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Stumbling and Mumbling

Author: chris dillow   |   Latest post: Thu, 20 Jul 2017, 01:32 PM

 

On Matthew effects

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Claer Barrett in the FT writes that "people with little cash to spare can nevertheless be hugely profitable for the financial services industry." This is true. People who are short of money are often desperate to borrow and so willing to pay high interest rates to loan-sharks, payday lenders or car finance companies. If you lack negotiating power, you'll get a bad deal.

This is an example of the Matthew effect:

For unto every one that hath shall be given, and he shall have abundance: but from him that hath not shall be taken away even that which he hath.

We see this effect in other contexts too:

- The struggle to get by on a low income steals cognitive bandwidth and so makes people more likely to make mistakes, such as borrowing at too high an interest rate. Eldar Shafir says: "if you live in poverty, you're more error prone and errors cost you more dearly - it's hard to find a way out."

- Youth unemployment has a scarring effect: it reduces incomes even years later. A temporary misfortune early in life can therefore be a longlasting handicap.

- The poor are often so desperate that they try to gamble their way out of poverty. Prospect theory tells us that people are risk-seeking when they've become short of cash. It's no accident that there are so many bookmakers in poor areas. As Father Michael said in the brilliant Broken: "If you've only got a fiver to last you the rest of the week, it makes eminent sense to gamble it". Bookies, he continued, are "feeding off our poverty."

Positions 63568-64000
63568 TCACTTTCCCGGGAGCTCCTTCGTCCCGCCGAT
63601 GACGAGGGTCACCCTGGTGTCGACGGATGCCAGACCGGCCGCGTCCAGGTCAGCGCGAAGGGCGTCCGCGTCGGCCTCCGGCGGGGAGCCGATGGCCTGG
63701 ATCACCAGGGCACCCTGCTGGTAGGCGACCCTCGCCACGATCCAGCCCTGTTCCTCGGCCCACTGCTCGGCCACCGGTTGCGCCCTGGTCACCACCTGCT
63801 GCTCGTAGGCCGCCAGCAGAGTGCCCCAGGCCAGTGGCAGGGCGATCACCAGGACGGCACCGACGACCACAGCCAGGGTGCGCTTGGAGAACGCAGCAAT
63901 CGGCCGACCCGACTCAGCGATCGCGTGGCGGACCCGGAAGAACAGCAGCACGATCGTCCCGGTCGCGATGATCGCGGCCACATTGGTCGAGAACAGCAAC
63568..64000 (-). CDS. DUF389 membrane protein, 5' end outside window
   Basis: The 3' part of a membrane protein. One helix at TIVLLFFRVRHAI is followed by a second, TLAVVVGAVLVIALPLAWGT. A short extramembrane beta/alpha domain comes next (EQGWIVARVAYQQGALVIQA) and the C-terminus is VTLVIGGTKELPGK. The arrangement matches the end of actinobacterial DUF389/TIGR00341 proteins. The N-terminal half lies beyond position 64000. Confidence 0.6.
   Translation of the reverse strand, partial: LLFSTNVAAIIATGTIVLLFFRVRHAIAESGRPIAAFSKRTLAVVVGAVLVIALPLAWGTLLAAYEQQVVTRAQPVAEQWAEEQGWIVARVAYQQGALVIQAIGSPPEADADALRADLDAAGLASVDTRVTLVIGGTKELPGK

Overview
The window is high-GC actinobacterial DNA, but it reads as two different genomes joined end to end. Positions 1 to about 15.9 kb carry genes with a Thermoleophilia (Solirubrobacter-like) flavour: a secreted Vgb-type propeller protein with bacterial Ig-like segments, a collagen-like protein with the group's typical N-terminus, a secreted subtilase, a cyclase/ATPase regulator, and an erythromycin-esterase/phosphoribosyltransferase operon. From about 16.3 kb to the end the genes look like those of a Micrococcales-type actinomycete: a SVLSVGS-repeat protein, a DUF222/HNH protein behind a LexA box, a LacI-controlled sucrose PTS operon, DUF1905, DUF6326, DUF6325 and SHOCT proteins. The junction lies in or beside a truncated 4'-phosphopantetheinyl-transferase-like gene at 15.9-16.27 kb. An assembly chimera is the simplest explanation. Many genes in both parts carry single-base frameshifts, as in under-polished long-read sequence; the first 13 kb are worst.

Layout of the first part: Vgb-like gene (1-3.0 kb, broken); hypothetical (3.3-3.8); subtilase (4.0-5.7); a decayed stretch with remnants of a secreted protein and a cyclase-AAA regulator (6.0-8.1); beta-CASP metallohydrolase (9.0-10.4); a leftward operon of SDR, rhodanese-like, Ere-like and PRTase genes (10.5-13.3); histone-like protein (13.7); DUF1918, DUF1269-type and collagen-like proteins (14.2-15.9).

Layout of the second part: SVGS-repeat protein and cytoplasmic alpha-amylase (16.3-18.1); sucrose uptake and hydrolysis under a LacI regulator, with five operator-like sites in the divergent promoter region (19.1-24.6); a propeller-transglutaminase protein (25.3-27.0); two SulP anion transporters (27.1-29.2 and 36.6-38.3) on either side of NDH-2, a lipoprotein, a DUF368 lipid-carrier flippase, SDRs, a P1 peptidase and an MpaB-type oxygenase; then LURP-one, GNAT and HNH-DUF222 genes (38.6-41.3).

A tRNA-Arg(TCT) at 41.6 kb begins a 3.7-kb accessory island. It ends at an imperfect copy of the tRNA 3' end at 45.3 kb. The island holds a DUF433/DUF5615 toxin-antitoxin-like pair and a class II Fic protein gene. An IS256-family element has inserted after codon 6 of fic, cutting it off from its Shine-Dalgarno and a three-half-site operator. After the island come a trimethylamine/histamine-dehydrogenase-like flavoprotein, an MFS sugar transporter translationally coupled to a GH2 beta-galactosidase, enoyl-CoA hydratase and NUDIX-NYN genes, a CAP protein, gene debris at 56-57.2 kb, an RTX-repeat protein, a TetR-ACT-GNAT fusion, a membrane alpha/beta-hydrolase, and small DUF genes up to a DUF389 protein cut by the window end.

- Rented property is means whereby cash is transferred from people who are capital- or credit-constrained and unable to get a mortgage towards people who are not so constrained.

- Thomas Piketty's famous r>g formula (that the return on wealth exceeds the growth rate) says that those that hath shall be given more, and so inequality will tend to increase, barring major disturbances.

- The rich pass on advantages to their children. This isn't simply because they pass on education and skills. Research by Paul Gregg and colleagues shows that intergenerational mobility in the UK and US is low even controlling for educational attainment.

All of this means there's some truth in the old cliché: the rich get richer, the poor stay poor." Although the ONS says that the UK has a relatively low rate of persistent poverty, I suspect this is the result of people shifting to just above the poverty line rather than into great fortune. Other ONS evidence (pdf) shows that half of those who were in the bottom income quintile in 2010 were still there in 2014, and that a further quarter were in the next quintile, implying that only a quarter made it into the top 60%.

You might think all this is trivial. Maybe. But there's another arena in which the Matthew effect operates: capital-labour relations. Exploitation, thought Marx, arises because the worker's poverty puts him in a weak bargaining position. He "has no other commodity for sale" than his labour-power and in "bringing his own hide to market...has nothing to expect but - a hiding." This is still, generally, true. Yes, there are some instances whereby labour can exploit capital (such as top-league footballers or chief executives) but these are rare exceptions. In most cases, it's capital that has bargaining power and labour that doesn't, and this gives us another Matthew effect.

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